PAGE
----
Thursday, March 24, 2016

We'll return in April

Personal circumstances forced me to take a short hiatus from this blog. That turned out to be a good thing. I'm taking the time to re-think the direction of "Off Topic'd."

In addition to revamping the editorial focus, I'll also be doing an overhaul of the blog's appearance.

Look for new content to appear beginning the first full week of April 2016.

Tuesday, March 08, 2016

Lio -- Literally

The November 23, 2015, sequence of Lio shows one of the strengths of a comic strip. In such a visual medium, one has to represent everything as a drawing, as creator Mark Tatulli did. (click on image to enlarge)

The joke, of course, is that the figurative has become literal. The scissors and matches are both animate rather than inanimate objects. And note how that last panel is set up. 

Reading left to right we first see Lio with his two friends, and then the sign. If you reverse the order, the joke falls flat, as we know what to expect. As Tatulli set it up, though, we're briefly wondering what the significance of those two objects is, preparing us for the punchline contained in the rules. Coming up with the gag is one thing -- but knowing how to properly set it up is the real talent of a comic strip artist.

Tuesday, March 01, 2016

Collecting -- and collecting information 23

As I've said before, my interest in postwar Japanese tin toys isn't really focused on collecting them. Rather, it's more collecting information about them. Some aspects are well-documents, such as the space and robot toys of the early 60s, and the deluxe car models of the 50s and 60s. But the cheap toys sold in drug stores and five and dimes? Not so much.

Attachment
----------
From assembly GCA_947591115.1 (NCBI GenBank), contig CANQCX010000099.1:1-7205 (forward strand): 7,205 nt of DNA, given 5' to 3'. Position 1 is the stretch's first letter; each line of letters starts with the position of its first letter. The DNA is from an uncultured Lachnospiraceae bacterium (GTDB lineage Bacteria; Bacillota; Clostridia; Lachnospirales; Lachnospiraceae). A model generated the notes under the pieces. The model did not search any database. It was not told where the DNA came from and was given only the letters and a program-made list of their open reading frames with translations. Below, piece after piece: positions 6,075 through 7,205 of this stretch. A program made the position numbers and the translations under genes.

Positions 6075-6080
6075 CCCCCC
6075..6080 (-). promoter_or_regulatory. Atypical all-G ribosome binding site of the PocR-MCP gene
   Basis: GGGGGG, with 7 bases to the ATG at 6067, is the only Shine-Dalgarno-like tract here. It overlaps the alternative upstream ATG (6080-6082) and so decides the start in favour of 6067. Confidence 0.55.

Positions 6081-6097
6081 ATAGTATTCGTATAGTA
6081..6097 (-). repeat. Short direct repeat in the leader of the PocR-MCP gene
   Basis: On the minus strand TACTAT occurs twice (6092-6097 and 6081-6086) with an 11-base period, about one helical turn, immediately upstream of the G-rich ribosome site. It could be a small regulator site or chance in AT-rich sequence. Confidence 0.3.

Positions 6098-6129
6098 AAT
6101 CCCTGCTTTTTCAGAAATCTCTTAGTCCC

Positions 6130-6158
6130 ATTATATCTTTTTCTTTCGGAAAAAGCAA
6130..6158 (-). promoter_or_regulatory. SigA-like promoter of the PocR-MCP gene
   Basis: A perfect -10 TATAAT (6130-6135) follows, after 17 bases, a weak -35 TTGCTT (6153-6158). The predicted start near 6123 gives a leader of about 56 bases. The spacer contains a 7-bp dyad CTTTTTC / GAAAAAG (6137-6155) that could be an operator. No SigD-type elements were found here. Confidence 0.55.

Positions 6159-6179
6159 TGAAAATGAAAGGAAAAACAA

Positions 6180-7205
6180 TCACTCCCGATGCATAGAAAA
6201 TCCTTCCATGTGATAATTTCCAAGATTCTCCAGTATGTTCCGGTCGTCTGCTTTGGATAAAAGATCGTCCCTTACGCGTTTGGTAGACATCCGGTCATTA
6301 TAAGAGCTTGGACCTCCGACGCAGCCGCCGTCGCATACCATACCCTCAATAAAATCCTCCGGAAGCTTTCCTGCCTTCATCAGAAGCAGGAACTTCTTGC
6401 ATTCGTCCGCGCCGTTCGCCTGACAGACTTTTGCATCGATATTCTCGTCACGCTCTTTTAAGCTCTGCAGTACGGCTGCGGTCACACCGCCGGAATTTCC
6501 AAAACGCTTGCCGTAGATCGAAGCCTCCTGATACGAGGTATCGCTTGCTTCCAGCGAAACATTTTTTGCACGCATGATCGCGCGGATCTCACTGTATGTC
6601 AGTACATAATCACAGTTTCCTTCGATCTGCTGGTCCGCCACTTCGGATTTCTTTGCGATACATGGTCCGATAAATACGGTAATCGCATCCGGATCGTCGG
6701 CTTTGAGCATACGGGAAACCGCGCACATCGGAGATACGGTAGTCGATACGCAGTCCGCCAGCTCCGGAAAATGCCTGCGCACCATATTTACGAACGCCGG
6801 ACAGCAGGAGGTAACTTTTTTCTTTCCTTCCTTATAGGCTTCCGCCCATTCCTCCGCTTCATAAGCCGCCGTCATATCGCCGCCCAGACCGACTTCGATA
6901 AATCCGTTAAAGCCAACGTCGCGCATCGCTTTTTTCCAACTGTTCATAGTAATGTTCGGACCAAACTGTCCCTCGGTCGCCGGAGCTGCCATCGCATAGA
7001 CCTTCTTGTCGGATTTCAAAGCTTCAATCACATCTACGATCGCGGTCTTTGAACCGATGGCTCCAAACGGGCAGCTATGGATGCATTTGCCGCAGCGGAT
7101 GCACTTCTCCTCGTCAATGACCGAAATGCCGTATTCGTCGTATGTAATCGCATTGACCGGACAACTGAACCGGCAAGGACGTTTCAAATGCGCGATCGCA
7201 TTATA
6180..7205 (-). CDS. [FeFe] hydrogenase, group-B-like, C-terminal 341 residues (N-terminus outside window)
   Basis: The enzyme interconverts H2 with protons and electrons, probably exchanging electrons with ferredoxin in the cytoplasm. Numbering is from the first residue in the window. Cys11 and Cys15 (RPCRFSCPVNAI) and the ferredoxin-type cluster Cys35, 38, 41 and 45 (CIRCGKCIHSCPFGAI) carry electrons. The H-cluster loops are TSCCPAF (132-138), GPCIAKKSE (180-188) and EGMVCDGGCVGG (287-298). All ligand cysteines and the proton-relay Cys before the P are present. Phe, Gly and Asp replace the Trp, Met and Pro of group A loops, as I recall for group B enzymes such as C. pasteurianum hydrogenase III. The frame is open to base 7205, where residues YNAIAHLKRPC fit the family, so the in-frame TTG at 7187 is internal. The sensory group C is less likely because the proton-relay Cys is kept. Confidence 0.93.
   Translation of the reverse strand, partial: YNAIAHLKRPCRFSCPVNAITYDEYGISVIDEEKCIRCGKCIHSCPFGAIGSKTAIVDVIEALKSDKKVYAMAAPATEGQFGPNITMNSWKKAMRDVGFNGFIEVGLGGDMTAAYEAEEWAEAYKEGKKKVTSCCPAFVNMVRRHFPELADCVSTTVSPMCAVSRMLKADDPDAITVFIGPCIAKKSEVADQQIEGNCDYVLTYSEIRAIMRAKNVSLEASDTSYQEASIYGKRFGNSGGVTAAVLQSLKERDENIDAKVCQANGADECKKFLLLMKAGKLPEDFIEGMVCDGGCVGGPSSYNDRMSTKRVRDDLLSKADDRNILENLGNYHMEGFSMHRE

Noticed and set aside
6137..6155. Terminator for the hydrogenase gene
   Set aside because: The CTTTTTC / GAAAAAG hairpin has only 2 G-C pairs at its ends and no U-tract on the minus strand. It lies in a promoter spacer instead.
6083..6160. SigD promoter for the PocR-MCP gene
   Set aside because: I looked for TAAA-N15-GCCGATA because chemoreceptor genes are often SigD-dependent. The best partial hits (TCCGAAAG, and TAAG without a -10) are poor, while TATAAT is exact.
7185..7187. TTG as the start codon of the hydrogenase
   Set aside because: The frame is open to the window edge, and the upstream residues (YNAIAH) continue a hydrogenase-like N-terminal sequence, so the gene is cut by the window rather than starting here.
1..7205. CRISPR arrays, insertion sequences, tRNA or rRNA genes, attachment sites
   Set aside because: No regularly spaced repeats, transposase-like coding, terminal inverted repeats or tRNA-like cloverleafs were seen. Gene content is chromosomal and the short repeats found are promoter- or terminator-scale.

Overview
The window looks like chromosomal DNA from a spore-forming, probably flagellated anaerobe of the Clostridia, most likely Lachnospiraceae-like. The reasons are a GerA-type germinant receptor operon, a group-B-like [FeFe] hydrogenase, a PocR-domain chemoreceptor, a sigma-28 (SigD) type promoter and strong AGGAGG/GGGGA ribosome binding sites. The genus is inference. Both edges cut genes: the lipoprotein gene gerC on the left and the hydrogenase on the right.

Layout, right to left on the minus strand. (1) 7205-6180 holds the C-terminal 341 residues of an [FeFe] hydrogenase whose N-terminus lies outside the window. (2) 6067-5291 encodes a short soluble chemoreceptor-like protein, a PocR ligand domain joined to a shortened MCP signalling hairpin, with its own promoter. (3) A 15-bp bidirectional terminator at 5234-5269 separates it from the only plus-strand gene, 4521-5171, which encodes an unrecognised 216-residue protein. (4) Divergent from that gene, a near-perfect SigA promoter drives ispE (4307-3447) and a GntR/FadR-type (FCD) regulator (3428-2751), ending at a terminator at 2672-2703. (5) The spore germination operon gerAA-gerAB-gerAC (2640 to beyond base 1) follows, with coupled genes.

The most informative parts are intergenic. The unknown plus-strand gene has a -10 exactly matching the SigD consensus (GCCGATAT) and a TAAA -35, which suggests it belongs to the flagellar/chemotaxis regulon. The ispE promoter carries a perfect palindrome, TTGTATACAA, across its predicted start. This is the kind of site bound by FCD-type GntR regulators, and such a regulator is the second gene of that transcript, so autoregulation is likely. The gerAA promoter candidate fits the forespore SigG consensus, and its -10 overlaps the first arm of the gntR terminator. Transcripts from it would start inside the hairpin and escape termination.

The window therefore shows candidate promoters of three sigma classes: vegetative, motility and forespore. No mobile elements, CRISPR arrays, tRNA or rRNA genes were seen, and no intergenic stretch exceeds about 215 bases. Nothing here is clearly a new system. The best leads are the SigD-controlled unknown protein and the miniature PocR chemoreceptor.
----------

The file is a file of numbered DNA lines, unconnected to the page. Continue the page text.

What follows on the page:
Linemar was the Japanese subsidiary of the American firm Louis Marx Co. Perhaps that's why Linemar vehicles had lithographed markings that more closely represented actual American prototypes (sometimes, anyway).

I've written before about the 10-car set Linemar offered in the late 1950s. I've often wondered if the vehicles in that set were ever offered for separate sale. Recently, I came across two examples that don't necessarily answer that question but do provide some additional background. 

Prominent in the set is a beverage truck with Coca-Cola markings. It's one of the vehicles that's accurately depicted on the box's cover (see Collecting -- and collecting information 13 for one that isn't).

The Linemar Coke truck.

Was the Coke truck ever sold separately? I'm not sure -- but similar trucks were. Not quite as common as the Coke truck is the Pepsi truck.

The Linemar Pepsi truck -- version 1.

Initially, I thought it was the same toy with different markings -- but I was wrong. Take a close look at the two: the  Coke truck's cab is bigger and more rounded. And the top brace across the body is wider on the Coke track as well. Plus, the chassis is different. The Pepsi truck has a more labor-intensive (and therefore, I suspect, earlier) crimped chassis, while the Coke truck has a flat chassis.

The Coke truck chassis. Just two tabs hold this to the body.
The Pepsi truck chassis. Crimped all the way around to the body.

So different designs for different companies. Seems straightforward -- and then I found a variation of the Pepsi truck. It has a green body rather than the Pepsi corporate blue. Some of the lithograph body details are different.

Version 2 - why the color change?

And curiously, it also does not have the Linemar logo on the rear as the Coke truck does.

Why no logo?
Did Linemar make this version as a subcontractor for another toy importer? Hard to say. But my quest for information continues.